Spring is a time of energetic upsurge and inspiration. Recreation is becoming more and more active, and nature is the main venue for it. However, without safety measures, even short spring-summer walks can result in serious illness. How not to bring dangerous infections from vacation? And what are their first signs?
Who, where, when
Ticks wake up from hibernation most often in April, when the ground warms up to 5-7 degrees. Their activity is growing rather quickly and reaches its peak in May-June.
These tiny (0.2-0.4 cm) insects, imperceptible to the eye, wait for their “victims” on shrubs, grass and trees (from 25 cm to 1.5 meters high). At the same time, their favorite habitat is shaded wet areas with dense undergrowth, as well as paths, grazing areas, raspberries, aspen and clearings. Well-ventilated sunny areas are not to the taste of ticks, so the risk of their bites is much less here.
Among other things, ticks “do not like” rain and heat, and the time of their greatest activity is in the early morning and evening.
It is worth noting that in recent decades the habitat of ticks has changed a lot – now they can easily be found in urban areas. Heaps of plant debris (foliage, mowed grass) and tall grass are especially dangerous in this respect, but mowed lawns are safe.
Place of residence”
Ixodid ticks are the “home” for the causative agents of many dangerous infections, including borreliosis (Lyme disease). At the same time, according to statistics, the danger of infection is about 30-40% of ticks on the territory of Russia.
Insect infection occurs during “feeding”. Through the blood of natural hosts (white-tailed deer, dogs, rodents, birds, cattle and others), bacteria of the genus Borrelia enter the digestive system of ticks. From there, part of the bacteria enters the salivary glands of the insect and then, when bitten, into the human body.
It must be said that infection is also possible when a tick is crushed on damaged skin, when the contents of the insect’s digestive tract (together with borrelia) enters the human bloodstream. Although such cases are quite rare. In the human body, bacteria spread with the blood and lymph flow and are capable of infecting almost any organ. It is noticed that the risk of contracting borreliosis is the higher, the longer the period of tick suction. A tick that has sucked on more than 24 hours ago transmits pathogens with almost 100% probability. Therefore, it is recommended to examine each other during forest walks every 3-4 hours, during this time the tick or has not yet sucked, but chooses a “tidbit” place on the human body or the period of suction is very short and, having removed the tick, you can protect yourself from infection.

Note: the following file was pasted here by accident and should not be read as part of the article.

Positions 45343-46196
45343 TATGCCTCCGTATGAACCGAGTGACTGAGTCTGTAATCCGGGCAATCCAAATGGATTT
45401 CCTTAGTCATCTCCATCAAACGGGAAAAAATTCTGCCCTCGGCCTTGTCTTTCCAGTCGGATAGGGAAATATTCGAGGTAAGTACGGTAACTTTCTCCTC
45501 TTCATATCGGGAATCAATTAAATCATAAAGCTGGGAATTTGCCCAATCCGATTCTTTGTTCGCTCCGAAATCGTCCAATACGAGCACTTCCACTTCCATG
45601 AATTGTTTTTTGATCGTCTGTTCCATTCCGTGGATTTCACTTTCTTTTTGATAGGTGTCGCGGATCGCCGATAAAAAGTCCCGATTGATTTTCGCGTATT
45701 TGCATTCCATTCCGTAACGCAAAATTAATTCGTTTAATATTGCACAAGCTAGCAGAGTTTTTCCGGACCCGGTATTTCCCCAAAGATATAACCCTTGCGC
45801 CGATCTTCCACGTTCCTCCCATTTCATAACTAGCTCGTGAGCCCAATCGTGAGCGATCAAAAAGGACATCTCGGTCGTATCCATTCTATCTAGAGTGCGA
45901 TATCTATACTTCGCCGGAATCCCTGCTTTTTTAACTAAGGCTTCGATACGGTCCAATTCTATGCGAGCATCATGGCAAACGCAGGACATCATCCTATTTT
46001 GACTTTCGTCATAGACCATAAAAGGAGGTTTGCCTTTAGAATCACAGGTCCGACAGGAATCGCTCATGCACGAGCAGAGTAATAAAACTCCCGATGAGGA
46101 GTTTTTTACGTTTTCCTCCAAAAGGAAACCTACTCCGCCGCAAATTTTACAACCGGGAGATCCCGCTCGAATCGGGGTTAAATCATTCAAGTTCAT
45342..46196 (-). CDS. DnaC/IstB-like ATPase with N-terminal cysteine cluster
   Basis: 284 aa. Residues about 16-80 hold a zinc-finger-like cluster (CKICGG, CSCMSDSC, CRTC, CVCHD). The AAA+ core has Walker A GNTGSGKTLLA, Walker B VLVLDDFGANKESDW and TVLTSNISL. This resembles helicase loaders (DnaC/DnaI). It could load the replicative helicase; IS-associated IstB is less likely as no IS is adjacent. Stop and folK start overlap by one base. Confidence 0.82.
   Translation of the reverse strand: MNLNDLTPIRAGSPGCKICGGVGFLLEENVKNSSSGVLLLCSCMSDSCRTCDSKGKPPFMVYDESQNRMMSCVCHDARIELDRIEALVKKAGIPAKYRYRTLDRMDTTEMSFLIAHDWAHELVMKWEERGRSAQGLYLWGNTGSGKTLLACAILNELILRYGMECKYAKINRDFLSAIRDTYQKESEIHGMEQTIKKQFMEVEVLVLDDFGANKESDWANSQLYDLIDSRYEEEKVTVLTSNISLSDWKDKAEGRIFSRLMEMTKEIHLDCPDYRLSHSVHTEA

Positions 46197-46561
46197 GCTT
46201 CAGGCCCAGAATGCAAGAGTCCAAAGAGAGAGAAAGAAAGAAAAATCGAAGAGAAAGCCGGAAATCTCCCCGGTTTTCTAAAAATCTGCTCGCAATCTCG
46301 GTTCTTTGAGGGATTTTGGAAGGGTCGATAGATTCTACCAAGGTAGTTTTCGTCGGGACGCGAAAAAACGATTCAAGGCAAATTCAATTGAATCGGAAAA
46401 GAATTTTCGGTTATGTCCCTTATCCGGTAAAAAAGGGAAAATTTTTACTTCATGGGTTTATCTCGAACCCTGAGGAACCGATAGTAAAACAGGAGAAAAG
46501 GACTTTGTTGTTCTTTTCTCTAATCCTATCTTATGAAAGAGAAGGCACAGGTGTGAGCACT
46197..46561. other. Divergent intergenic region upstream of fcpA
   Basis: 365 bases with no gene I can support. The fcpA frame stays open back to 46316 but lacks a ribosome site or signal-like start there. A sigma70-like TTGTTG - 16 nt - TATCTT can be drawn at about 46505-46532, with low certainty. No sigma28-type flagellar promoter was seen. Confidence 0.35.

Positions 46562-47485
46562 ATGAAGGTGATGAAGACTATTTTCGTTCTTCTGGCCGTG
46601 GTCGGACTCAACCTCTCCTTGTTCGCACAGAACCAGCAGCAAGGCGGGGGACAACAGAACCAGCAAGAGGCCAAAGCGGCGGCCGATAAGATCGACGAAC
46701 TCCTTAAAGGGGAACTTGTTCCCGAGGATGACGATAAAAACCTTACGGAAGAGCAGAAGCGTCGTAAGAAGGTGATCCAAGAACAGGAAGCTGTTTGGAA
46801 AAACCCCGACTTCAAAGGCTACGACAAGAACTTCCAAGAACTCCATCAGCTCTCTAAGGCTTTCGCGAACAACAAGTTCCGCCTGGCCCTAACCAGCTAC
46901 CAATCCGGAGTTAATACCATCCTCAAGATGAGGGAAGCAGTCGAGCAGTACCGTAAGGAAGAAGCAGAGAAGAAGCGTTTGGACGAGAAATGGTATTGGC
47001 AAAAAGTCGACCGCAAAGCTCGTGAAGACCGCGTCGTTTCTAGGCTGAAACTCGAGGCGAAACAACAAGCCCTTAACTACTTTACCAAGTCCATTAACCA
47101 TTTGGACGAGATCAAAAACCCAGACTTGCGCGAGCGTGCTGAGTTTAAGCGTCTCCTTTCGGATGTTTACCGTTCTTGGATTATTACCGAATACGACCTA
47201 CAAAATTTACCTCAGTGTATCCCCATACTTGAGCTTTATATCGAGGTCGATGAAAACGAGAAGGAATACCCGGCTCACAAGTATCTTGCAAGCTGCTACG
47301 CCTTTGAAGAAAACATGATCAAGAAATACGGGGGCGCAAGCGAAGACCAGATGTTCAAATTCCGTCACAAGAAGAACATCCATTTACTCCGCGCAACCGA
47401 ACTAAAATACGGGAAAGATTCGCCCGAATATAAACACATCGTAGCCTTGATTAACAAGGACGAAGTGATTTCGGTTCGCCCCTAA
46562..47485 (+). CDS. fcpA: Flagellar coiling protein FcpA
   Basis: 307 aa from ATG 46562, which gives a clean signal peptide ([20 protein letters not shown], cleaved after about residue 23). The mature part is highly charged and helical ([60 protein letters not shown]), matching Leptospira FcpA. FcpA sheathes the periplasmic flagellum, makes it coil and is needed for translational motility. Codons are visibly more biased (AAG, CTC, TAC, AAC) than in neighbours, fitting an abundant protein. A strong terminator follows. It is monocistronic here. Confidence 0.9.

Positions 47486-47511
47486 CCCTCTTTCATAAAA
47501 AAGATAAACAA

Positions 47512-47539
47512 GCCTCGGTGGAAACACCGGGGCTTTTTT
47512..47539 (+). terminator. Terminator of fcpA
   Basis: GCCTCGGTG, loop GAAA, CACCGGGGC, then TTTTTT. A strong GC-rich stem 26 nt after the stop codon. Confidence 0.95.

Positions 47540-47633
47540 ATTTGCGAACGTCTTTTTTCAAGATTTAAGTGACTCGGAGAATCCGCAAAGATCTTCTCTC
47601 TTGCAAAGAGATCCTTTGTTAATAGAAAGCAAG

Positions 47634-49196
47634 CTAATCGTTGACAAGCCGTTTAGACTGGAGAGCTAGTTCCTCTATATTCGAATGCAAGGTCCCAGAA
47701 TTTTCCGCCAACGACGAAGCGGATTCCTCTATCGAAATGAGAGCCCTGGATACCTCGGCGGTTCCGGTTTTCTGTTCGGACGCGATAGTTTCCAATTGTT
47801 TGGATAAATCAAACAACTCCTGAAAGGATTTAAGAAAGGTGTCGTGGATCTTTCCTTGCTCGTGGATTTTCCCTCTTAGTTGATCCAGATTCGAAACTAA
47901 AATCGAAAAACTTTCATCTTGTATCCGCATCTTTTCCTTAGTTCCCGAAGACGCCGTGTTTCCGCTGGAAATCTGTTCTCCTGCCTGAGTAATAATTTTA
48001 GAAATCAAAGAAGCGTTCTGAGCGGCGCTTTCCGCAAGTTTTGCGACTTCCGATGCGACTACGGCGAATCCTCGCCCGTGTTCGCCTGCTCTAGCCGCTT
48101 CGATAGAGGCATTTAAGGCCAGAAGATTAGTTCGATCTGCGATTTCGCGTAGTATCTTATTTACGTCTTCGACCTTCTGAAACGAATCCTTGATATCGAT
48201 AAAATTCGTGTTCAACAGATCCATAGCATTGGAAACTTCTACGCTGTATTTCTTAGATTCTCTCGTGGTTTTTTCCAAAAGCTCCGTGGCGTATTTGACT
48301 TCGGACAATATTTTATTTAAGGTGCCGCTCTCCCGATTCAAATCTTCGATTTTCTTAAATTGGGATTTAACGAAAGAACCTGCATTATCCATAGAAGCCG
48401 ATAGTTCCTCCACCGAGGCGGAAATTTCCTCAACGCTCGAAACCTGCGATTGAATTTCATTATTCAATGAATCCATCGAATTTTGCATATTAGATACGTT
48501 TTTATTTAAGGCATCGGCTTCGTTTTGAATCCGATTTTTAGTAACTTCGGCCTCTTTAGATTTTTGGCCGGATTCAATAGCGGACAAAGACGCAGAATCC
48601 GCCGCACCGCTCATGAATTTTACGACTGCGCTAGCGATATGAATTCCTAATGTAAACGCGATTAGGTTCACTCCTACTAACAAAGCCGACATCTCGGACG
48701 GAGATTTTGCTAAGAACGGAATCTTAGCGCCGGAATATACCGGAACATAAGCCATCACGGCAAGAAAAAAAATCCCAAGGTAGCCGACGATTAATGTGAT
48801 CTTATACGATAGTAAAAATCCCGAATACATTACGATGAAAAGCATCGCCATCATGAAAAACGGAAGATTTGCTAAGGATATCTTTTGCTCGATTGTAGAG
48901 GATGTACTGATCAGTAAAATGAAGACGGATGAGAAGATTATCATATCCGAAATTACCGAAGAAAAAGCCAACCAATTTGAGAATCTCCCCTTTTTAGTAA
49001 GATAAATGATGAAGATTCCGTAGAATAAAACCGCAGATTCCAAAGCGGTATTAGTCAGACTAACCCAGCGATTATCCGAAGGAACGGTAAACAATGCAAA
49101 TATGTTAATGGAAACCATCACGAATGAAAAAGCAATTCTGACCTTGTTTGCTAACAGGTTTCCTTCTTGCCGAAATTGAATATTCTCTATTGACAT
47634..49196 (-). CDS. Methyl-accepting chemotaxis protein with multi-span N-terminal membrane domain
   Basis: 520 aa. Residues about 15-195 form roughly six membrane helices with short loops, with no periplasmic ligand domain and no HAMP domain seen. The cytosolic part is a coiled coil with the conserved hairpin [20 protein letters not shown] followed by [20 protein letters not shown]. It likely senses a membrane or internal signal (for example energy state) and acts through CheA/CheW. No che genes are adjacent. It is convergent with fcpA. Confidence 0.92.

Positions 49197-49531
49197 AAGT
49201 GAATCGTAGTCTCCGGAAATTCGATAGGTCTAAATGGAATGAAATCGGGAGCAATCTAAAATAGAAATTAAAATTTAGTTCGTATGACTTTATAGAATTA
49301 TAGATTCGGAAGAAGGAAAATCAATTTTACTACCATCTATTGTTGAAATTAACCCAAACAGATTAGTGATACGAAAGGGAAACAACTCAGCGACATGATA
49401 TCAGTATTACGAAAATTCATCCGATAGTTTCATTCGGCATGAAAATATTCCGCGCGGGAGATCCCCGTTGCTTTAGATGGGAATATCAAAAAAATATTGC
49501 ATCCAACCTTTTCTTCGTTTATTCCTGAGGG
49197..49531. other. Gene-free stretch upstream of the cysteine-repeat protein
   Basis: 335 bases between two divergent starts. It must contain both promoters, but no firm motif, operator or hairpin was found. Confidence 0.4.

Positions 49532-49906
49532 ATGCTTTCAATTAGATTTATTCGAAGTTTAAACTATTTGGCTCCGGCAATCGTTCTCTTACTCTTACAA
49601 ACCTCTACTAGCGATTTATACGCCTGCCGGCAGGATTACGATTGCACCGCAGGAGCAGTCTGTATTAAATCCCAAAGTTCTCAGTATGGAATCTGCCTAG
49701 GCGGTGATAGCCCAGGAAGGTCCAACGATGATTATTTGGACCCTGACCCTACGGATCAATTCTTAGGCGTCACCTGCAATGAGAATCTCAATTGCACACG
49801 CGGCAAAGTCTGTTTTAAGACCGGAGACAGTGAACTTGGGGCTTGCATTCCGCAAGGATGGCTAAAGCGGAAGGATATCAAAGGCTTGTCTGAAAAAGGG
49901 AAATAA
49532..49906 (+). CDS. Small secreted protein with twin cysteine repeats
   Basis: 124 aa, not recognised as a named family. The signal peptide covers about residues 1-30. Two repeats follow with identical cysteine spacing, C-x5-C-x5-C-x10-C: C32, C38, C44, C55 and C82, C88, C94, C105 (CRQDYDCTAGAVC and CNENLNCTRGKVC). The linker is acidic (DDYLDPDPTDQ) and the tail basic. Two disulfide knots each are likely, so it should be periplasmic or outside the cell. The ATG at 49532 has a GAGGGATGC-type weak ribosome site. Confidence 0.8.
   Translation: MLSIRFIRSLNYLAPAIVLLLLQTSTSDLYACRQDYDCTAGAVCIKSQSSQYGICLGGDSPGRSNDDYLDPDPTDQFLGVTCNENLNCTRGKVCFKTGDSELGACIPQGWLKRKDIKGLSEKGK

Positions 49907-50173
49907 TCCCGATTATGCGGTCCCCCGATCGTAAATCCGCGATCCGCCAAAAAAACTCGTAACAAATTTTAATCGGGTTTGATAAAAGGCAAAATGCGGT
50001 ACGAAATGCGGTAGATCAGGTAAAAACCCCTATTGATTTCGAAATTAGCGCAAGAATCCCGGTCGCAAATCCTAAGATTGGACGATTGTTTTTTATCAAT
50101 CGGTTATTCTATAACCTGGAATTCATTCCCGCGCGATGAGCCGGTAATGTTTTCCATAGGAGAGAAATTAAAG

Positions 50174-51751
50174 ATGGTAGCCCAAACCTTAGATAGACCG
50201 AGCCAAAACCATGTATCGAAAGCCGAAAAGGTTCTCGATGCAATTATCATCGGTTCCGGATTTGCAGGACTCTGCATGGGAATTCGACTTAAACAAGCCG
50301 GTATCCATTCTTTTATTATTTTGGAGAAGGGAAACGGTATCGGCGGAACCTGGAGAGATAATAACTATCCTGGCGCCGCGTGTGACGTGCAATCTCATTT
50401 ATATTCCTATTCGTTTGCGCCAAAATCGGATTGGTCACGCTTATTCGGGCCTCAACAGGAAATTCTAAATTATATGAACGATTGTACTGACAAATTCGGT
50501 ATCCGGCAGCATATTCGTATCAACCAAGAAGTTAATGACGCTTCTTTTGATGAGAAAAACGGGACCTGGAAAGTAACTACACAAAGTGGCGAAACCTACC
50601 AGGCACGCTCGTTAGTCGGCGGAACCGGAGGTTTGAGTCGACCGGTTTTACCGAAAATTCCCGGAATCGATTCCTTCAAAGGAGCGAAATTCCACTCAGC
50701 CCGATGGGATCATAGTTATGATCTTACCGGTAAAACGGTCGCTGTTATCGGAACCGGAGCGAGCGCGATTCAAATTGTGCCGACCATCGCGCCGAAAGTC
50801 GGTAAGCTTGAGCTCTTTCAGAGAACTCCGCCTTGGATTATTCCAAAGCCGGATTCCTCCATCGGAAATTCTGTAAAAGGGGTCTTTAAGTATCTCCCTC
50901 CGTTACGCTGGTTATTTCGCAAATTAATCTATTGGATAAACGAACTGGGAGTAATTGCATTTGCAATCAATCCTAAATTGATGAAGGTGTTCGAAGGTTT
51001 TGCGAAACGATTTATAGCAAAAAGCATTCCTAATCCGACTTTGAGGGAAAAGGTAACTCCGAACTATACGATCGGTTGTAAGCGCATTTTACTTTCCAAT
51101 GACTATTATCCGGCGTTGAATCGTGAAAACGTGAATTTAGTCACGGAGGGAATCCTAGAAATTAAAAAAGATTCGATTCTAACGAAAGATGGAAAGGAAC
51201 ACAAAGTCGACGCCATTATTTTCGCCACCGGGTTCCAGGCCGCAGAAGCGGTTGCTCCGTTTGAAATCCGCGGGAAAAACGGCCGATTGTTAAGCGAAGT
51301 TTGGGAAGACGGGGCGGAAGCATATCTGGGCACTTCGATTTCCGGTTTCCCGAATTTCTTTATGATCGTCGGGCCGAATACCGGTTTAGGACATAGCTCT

Bright and washed out
The first symptoms of borreliosis appear on average 10-14 days after the bite, but this period can be greatly shortened (several days) or lengthened (several months or years). During this time, the “victim” is not worried about anything, except for redness, which increases with time, takes the form of a “target” or donut (erythema annulus) and spreads to adjacent skin areas.
The diameter of the erythema varies from 3 to 70 cm, and as it “grows”, itching, swelling and even soreness may appear at the site of the bite. This corresponds to stage I of the disease.
Around the same time, nonspecific flu-like symptoms appear: chills, fever, headaches and muscle pains, severe weakness and fatigue. In some cases, already at stage I, symptoms of damage to the brain and its membranes appear: nausea and vomiting, stiff neck muscles, photophobia, and others.
Additionally, there may be: rash, joint pain, sore throat and cough.
The “insidiousness” of borreliosis lies in the late reaction of the immune system and the absence, in some cases, of the classical symptoms of stage I. This leads to the risk of developing a chronic infectious process and the need to consult a doctor not only when symptoms appear, but also immediately after a bite.
Chronic Lyme disease runs under the mask:
neurological (sciatica, headaches, paresis),
cardiovascular (myocarditis, pericarditis, atrioventricular blockade), articular (arthritis),
dermatological (rash of “unknown origin”)
and many other diseases
and also “chronic fatigue syndrome”.
This course often becomes the reason for the late setting of the “correct” diagnosis and, as a consequence, the development of complications.
The main and most effective way to detect Lyme disease is a blood test for IgM and IgG antibodies to Borrelia.
The presence of IgM antibodies will confirm the presence of an acute, and IgG – a postponed or chronic infectious process. However, the analysis becomes relevant no earlier than 14 days after the bite, and for class G antibodies – no earlier than 3 weeks.
Another way to check the risk of disease is to analyze the tick itself. True, for this, the insect must be delivered for analysis safe and sound, which is quite difficult to achieve if the tick has already “sucked”.
Thus, the complexity of diagnosis, the inconstancy of symptoms and the risk of chronicity of the process, necessitate personal protective measures when visiting “nature” and an immediate visit to a doctor when a tick bite is detected.